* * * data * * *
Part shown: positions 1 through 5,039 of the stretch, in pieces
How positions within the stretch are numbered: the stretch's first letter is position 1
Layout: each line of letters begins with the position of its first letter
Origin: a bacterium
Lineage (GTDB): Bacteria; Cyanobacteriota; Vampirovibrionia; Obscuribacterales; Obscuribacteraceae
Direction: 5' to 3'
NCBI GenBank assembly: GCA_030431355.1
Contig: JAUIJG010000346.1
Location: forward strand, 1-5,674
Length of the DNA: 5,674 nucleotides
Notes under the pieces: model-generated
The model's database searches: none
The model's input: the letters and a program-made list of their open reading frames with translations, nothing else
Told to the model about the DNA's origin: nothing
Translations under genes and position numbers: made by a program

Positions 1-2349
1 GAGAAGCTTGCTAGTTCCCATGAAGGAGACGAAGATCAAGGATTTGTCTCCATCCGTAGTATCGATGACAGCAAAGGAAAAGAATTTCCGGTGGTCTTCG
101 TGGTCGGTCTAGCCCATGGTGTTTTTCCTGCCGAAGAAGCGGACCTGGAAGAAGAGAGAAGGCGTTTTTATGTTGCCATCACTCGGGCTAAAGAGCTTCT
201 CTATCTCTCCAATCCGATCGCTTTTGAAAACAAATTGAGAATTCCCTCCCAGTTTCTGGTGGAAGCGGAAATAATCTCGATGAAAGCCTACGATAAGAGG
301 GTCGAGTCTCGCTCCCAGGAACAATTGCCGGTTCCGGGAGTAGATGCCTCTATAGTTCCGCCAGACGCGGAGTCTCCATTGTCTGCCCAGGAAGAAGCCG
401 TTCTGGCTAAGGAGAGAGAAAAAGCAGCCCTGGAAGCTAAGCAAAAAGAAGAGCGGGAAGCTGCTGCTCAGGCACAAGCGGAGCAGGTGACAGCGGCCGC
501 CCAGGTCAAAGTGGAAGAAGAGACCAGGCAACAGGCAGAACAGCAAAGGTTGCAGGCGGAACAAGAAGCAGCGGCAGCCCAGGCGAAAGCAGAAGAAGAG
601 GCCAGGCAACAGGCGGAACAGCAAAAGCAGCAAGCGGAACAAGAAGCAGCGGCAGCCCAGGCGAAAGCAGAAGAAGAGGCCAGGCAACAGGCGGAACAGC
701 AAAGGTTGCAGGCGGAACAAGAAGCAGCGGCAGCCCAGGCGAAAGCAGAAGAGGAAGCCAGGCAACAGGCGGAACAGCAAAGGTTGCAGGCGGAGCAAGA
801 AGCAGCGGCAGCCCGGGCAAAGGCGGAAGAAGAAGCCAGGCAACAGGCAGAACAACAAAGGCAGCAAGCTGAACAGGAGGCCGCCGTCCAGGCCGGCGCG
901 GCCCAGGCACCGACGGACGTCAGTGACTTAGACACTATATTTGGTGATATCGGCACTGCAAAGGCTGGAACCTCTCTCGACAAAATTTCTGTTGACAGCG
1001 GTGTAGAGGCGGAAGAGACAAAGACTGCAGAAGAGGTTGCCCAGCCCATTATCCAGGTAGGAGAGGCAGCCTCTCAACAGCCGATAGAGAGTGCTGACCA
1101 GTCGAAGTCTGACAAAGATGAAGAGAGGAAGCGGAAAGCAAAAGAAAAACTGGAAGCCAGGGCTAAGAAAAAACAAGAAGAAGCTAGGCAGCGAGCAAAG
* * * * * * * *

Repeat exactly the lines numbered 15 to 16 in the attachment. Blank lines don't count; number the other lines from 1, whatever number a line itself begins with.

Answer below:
Translations under genes and position numbers: made by a program

Positions 1-2349